Principal Rick Ross had hoped that his students were through with portable classrooms when they moved into the newly-built Madison Avenue Upper Elementary in January 2002. Rising enrollments due to growth in Madison County proved him wrong.
“We requested two portables, with two rooms on each side,” Ross said of his building needs for the upcoming school year.
When Nissan announced plans for its plant in Canton, area school officials braced for an influx of students. On a trip to Smyrna, Tenn., to talk to education officials who had gone through a similar experience, the Mississippians heard tales of building a school per year and having an annual 5% growth rate in school enrollments.
However, the Madison County School District hired its own demographer and found some interesting statistics in the projections, according to deputy superintendent Ronnie McGee.
According to McGee, the “Nissan effect” is not nearly as strong as the in-migration from the nearby Jackson neighborhoods, and the demographer’s findings, along with data from the Central Mississippi Planning and Development District bear that out.
“We will continue to see a great portion of our move-ins from Northeast Jackson,” he said.
Pinpointing how much growth is coming from the “Nissan effect” continues to be difficult for school district leaders across the area.
“When children register, we don’t ask if their parents work for Nissan,” said Hugh Carr, assistant superintendent in Rankin County School District. The district continues to experience a 3% to 3.5% growth in enrollment per year. According to Carr, its consistent with the study used to plan the current round of construction in Rankin County schools before Nissan announced its plans to locate in Canton.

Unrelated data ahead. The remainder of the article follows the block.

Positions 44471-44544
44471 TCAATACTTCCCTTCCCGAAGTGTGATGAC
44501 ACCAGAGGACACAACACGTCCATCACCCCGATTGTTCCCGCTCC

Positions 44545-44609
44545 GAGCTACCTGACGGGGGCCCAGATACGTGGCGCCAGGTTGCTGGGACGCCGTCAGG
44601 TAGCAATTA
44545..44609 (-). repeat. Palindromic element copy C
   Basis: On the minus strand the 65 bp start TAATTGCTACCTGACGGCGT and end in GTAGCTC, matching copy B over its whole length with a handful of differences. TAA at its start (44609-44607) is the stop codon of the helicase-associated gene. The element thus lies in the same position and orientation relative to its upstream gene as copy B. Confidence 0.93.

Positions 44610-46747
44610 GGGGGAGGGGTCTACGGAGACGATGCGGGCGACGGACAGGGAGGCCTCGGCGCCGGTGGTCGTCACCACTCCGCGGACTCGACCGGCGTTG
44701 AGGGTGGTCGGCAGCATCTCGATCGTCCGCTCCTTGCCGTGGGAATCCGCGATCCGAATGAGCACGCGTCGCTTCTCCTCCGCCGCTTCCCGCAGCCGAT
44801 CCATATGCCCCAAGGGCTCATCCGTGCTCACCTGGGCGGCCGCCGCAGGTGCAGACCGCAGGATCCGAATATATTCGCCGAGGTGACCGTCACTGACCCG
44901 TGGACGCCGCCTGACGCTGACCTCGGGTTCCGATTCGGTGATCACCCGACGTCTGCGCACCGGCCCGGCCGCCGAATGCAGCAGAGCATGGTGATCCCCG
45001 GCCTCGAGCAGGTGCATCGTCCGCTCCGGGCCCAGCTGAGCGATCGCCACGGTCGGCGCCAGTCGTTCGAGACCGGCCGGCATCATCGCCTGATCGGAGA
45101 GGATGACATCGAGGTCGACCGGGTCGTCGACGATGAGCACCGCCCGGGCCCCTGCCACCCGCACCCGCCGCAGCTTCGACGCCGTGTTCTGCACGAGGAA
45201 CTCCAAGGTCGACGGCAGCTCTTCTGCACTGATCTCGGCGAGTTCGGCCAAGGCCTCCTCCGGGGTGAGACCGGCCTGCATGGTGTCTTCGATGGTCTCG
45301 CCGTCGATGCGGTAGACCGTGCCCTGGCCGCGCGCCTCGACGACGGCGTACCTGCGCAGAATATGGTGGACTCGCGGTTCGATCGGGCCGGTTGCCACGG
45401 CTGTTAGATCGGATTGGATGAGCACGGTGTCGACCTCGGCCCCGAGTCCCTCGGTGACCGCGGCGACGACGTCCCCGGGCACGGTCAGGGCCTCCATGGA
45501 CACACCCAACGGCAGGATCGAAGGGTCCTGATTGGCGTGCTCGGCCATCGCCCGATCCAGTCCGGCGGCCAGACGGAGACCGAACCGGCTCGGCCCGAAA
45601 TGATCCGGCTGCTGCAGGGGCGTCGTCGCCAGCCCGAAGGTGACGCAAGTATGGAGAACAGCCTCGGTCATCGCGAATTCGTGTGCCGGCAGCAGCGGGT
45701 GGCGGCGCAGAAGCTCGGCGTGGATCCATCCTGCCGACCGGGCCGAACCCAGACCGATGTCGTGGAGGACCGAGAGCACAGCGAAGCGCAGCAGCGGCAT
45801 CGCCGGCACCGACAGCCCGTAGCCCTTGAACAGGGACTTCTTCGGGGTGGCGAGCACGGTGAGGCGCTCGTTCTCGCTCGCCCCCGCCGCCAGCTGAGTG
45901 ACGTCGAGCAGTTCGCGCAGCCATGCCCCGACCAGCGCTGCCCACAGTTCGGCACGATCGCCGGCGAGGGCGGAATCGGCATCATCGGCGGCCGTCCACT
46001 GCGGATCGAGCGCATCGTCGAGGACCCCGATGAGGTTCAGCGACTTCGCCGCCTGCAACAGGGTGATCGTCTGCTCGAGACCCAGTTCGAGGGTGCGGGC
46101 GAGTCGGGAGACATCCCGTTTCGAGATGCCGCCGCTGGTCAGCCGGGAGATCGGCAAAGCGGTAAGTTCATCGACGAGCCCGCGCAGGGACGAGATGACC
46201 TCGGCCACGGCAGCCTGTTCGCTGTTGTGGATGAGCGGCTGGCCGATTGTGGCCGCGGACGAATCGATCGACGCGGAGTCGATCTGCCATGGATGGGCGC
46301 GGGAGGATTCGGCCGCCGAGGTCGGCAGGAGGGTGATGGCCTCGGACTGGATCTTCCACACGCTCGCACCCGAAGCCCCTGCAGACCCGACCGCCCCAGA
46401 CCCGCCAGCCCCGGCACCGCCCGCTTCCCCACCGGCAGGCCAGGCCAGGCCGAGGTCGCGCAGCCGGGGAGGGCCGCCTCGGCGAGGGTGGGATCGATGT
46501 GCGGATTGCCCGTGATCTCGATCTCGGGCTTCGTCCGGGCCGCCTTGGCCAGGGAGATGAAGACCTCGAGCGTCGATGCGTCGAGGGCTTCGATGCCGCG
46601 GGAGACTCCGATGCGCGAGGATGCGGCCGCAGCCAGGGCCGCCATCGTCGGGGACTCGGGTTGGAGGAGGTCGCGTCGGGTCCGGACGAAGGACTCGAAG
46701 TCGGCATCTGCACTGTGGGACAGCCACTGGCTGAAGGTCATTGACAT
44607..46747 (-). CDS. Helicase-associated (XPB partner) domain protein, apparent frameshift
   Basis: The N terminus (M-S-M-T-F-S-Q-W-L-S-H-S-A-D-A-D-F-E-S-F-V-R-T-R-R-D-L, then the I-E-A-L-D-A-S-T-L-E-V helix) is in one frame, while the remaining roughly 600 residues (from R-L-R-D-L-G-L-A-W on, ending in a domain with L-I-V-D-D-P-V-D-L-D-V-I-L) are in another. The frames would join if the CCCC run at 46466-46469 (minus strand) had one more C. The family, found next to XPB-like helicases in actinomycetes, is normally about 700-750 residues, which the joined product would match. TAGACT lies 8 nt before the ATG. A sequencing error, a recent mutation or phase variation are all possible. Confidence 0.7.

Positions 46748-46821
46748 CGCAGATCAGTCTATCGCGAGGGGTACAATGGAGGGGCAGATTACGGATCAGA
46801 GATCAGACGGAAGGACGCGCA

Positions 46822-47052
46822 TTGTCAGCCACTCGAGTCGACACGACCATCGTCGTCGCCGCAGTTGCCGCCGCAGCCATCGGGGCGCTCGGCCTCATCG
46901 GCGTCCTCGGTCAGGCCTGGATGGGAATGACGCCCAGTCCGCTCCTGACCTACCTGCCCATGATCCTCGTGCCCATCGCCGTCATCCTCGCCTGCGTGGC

“I don’t think we’ve seen much impact,” said Jackson Public Schools (JPS) public affairs director Peggy Hampton. She noted that specific information would need to come from Dr. Willie Johnson, executive director for institutional research at JPS, who was unable to speak with the Mississippi Business Journal before deadline. Canton Public Schools superintendent Reuben Meyers was also unavailable for comment as well.
The Madison County School District had 8,431 students in 1998 when the district passed its last $55-million bond issue for school construction. In 2000, when Nissan announced its intentions to locate a plant in Canton, enrollment was up to 8,899, a 3% increase. In 2002, enrollment went up to 9,423 — an increase of 4%. Enrollment at the end of May 2003 was 9,510, just before the Nissan Canton plant opened. The current spring semester ended with 9,898 students enrolled — an increase of 300 students since the opening of the plant, according to McGee.
The Nissan plant will continue to affect growth in enrollment in Madison County, but by a much smaller amount that first anticipated.
“The prediction is that the rate is a little over 2%,” McGee said. And the increases are not spread out over the district. Most of the growth is currently concentrated in the southern part of the county in the Central Attendance Zone, McGee explained. Nor is the growth occurring in all grades. The average grade size district wide is 780 — but the fourth and sixth grades are considerably larger, with 810 students rising to the fourth grade and 850 rising to the sixth grade. Studies from Smyrna show that the typical Nissan employee who comes in with a new plant has children aged 9-11, thereby causing enrollments in those grades to swell and creating a wave effect through the education system as they get older.
“Now those kids are moving through the pipeline to the high schools,” said McGee.